But years later, a local entrepreneur began a modest company to shape small, precision plastic parts that were needed by a wide range of customers, from theme parks to defense contractors. The business, essentially a job shop, was hit hard by the financial crisis of 2008, but began to grow again in the aftermath by offering competitive pricing on polyethylene and high-density plastics fabrication. Eventually, with more than 20 employees and in need of a larger space, they took over the defunct textile mill. The day I visited, one of the workers was using a sophisticated milling machine controlled by a computer to create an intricate piece for Disneyland’s Jumpin’ Jellyfish ride. Disney sent Hugh E the specifications, workers programmed the machine, and voilà, one by one these young workers carve plastic into industrial works of art. A machinist’s diploma from Southside Virginia Community College and a little on-the-job training can land a person a well-paying job in a small town that was once counted out.
As I’ve witnessed firsthand, and as many working Americans have experienced personally, manufacturing jobs have been disappearing for decades now, moving overseas where things can be built cheaper. In Brookneal and across the country, in rural and urban settings alike, new manufacturing jobs are being created because AI, robotics, and advanced automation are becoming more capable and cheaper by the day, making it feasible to build things in the US and other markets where labor costs are high. As automation becomes less expensive and more powerful, small companies are able to lower their unit costs of production and become more competitive. This allows them to grow their businesses and create even more, higher-paying jobs.
Combining the best of human skill with the best of automation can result in incredible prosperity. Look no further than Germany’s so-called Mittelstand. These are small- and medium-size enterprises generating less than 50 million euro in revenue annually. Collectively, it accounts for 99.6 percent of German companies, 60 percent of jobs, and over half of Germany’s gross domestic product. These companies are ingenious at finding narrow but valuable markets to serve, then using highly skilled labor and advanced automation to efficiently produce high-quality products. My friend Hugh E’s employer would be in the Mittelstand, along with 3.3 million others. The US should study and improve upon Germany’s model.
Microsoft data indicate that manufacturing is among the fastest-growing segments for AI talent and skills. According to LinkedIn, demand for AI skills increased 190 percent between 2015 and 2017. The idea of creating new, skilled, well-paying manufacturing jobs in rural Brookneal would have been implausible a couple of decades ago. Now it is reality—that’s good news. And the better news is that the underlying automation trend will continue to provide ever more powerful, ever cheaper technology that will create even more opportunities for entrepreneurs and workers alike, in both rural and urban America.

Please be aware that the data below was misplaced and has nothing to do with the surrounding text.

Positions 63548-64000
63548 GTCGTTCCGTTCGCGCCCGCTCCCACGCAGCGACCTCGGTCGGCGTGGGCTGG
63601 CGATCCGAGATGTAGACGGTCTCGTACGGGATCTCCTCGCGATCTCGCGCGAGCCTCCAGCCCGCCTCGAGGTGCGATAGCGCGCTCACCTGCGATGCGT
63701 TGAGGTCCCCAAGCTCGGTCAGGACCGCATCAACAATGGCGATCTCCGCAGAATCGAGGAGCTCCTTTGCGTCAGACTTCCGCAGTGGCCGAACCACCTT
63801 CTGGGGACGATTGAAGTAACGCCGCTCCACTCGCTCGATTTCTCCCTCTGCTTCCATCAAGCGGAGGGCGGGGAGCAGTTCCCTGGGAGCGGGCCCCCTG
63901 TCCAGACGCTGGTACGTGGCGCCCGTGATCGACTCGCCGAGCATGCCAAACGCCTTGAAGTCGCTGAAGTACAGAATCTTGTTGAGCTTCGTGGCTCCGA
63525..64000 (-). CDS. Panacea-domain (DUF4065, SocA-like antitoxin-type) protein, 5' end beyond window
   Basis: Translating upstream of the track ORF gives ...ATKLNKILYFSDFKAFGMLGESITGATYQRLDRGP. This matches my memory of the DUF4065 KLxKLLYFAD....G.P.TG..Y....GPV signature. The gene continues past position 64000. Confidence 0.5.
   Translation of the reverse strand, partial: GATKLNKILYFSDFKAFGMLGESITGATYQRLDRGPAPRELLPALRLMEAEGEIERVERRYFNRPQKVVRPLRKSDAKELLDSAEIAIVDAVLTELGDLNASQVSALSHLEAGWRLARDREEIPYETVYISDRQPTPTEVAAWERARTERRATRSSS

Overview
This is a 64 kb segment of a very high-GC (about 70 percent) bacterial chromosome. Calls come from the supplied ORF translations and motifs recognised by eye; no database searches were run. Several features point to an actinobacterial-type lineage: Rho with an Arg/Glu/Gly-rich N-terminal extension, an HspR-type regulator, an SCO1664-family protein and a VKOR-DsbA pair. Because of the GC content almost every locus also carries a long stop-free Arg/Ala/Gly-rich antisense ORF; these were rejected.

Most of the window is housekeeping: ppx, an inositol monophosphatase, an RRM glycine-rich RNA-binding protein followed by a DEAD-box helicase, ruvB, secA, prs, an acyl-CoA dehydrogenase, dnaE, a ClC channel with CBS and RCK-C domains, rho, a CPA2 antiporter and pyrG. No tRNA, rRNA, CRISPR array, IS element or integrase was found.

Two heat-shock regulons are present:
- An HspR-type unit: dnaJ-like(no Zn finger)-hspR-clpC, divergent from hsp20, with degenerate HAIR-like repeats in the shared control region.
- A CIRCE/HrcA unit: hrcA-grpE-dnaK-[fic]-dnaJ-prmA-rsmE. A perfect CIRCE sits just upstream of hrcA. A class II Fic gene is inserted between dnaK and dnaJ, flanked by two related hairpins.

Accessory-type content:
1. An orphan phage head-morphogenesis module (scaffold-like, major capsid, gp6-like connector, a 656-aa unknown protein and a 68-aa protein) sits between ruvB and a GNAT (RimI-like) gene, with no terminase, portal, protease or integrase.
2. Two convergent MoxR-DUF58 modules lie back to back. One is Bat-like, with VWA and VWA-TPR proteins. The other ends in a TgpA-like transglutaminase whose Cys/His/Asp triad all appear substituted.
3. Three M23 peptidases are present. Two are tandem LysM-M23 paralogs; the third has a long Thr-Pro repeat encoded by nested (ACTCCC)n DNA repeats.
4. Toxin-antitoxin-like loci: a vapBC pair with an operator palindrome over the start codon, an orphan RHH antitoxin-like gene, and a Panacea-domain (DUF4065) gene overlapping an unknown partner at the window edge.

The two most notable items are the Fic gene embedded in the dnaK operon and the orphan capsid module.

In the future, it’s likely that some of this automation will be able to do work that humans are doing today. That’s a good thing when it replaces repetitive labor, enabling humans to focus on higher-value work and ideas. That’s what automation has been doing for centuries. From the vantage point of the developed world in the early 21st century, it means more business and more jobs can be repatriated from overseas, that we can build new businesses with new jobs that would be economically infeasible or technically impossible today, and that we all will get higher-quality, cheaper, more innovative goods and services. In his book Hit Refresh, Microsoft CEO Satya Nadella reports on one such example: Kent International, maker of Bicycle Corporation of America–branded bikes.
Kent made news when it moved 140 jobs from China back to Manning, South Carolina, where the company had invested in robotics to automate many of the tasks once performed by people. What was once a low-tech, high-labor business is going through its own digital transformation and plans. CEO Arnold Kamler told us he plans to add 40 jobs per year, which is considerable growth in a small town. In fact, a number of states competed to land the plant. “A lot of people have that misconception that automation decreases jobs,” a production manager on the line said. “It’s just a different type of job, a more skilled job.” Without the robots, the human jobs wouldn’t exist.
It’s likely that AI can help us equalize some of the inequities that have come as a result of late 20th century global free trade. It’s far less likely that we will achieve AI and robotics that are capable of completely replacing human workers in arbitrary manufacturing and service jobs anytime soon. And that’s especially true if we choose to place our thumb on the scale and deliberately pursue the f